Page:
June 17 (UPI) — House Democrats and Senate Republicans on Wednesday will take up competing proposals for police reforms.
The proposals follow more than three weeks of protest in the United States that was spurred by recent police killings of George Floyd in Minnesota and other African Americans.
The House judiciary committee will convene Wednesday for what’s expected to be a marathon markup session for its Justice in Policing Act. The hearing will be followed by a vote.
The reform package includes measures to make it easier to prosecute officers in criminal and civil court, to limit the transfer of military-grade weapons and bar “no-knock” warrants in drug cases.
The session will begin at 10 a.m. EDT.
Senate Republicans led by Sen. Tim Scott of South Carolina will file their own reform proposal.
The GOP bill incorporates provisions in an executive order signed Tuesday by President Donald Trump that require police departments to prohibit the use of chokeholds to receive federal grants and to create a national registry to track police officers with multiple documented uses of excessive force.
The Senate bill would also set up commissions to review the criminal justice system and study conditions affecting African Americans. The measure is not expected to be taken up by the Senate until after the Fourth of July recess.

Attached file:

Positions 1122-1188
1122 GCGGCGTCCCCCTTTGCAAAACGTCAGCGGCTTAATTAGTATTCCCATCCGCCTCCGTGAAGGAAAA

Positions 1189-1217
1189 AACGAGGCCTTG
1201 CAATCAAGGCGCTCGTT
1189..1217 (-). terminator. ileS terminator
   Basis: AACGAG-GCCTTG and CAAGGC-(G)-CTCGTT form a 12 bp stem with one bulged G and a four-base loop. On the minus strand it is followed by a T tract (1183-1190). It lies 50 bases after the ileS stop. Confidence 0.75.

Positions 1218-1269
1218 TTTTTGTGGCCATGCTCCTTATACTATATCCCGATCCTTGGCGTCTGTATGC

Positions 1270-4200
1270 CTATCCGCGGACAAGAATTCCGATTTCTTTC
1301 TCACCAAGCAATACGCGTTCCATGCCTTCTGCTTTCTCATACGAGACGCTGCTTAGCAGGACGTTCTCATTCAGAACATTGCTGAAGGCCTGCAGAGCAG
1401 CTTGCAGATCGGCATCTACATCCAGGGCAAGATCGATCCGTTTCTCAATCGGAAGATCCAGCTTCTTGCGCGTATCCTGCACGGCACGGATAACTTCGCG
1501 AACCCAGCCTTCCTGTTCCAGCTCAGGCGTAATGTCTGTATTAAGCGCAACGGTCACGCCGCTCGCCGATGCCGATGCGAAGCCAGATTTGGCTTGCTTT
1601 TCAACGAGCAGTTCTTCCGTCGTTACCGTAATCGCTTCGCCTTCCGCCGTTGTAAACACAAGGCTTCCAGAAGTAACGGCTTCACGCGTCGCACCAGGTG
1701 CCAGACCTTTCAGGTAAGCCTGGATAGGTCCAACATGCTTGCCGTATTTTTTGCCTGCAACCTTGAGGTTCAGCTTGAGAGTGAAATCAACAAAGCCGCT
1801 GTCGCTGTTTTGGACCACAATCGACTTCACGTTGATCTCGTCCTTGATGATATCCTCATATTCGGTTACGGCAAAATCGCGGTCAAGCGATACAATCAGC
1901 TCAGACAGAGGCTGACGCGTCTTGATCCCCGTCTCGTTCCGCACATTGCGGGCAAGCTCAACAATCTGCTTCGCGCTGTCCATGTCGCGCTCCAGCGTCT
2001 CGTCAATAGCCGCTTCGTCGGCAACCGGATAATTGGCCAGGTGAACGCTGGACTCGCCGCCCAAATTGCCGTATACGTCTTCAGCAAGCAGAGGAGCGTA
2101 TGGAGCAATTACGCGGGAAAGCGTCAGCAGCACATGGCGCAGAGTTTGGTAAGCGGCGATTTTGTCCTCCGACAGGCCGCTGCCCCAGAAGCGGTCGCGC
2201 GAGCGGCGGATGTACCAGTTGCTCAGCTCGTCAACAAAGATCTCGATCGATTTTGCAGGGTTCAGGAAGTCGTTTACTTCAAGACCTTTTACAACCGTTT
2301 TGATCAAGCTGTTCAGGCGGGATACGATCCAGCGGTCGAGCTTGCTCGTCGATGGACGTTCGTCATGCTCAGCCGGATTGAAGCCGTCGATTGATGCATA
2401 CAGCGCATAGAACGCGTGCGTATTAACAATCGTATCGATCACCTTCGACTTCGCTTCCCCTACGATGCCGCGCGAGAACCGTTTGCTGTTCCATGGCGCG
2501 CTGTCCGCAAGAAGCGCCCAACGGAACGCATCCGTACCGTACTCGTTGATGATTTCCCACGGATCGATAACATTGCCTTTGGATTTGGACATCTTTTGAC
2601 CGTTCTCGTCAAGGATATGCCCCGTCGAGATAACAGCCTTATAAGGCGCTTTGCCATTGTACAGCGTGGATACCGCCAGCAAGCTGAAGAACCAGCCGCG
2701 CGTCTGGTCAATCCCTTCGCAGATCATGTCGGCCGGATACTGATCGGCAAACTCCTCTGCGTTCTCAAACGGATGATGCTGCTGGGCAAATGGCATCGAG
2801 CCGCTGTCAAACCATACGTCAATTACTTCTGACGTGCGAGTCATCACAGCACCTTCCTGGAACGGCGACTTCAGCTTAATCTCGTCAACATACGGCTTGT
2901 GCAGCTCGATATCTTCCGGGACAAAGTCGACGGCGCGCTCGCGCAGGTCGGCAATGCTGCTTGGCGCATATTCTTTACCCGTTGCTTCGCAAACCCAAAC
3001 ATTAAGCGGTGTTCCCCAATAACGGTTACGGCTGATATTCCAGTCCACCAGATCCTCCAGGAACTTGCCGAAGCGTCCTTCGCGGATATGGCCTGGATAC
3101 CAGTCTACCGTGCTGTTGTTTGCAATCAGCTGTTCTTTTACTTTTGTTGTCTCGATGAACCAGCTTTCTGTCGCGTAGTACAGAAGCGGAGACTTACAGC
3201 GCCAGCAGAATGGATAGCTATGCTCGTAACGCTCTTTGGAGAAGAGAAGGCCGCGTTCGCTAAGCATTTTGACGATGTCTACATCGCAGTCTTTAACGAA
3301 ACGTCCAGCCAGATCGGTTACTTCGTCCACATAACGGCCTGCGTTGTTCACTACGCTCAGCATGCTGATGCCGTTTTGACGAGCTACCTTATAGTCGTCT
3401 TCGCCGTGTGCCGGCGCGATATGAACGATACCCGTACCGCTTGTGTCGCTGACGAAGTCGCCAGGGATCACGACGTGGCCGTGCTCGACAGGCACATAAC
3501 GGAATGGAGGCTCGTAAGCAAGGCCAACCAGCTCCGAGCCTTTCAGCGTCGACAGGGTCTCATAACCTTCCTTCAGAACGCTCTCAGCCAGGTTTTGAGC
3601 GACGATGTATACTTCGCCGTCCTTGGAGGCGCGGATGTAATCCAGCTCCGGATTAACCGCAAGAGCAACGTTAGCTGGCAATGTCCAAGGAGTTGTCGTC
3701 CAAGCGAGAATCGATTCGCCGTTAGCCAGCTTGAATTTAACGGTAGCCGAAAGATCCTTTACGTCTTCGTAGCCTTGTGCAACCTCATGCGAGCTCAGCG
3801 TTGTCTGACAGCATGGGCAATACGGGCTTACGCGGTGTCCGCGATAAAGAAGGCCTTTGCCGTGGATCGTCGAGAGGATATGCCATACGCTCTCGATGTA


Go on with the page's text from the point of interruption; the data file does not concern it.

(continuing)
Some activists and Democratic lawmakers say Trump’s order and the expected provisions of the Senate bill fall far short of what’s necessary.
Senate Democratic leader Charles Schumer called the president’s order a “modest” response that fails to make up for his “years of inflammatory rhetoric” and policies “designed to roll back” progress.
Senate Republican leader Mitch McConnell on Tuesday criticized the House measure and said it will “go nowhere” in his chamber. He called the Justice in Policing Act a “typical Democratic overreach to try to control everything in Washington.”
“We have no interest in that,” he added.
McConnell also declared he won’t negotiate with Democrats before bringing the GOP proposal to the Senate floor for a vote. Democrats, he said, will have to decide to either to “shoot down” the Republican legislation or risk a new compromise that can get a filibuster-proof 60 votes.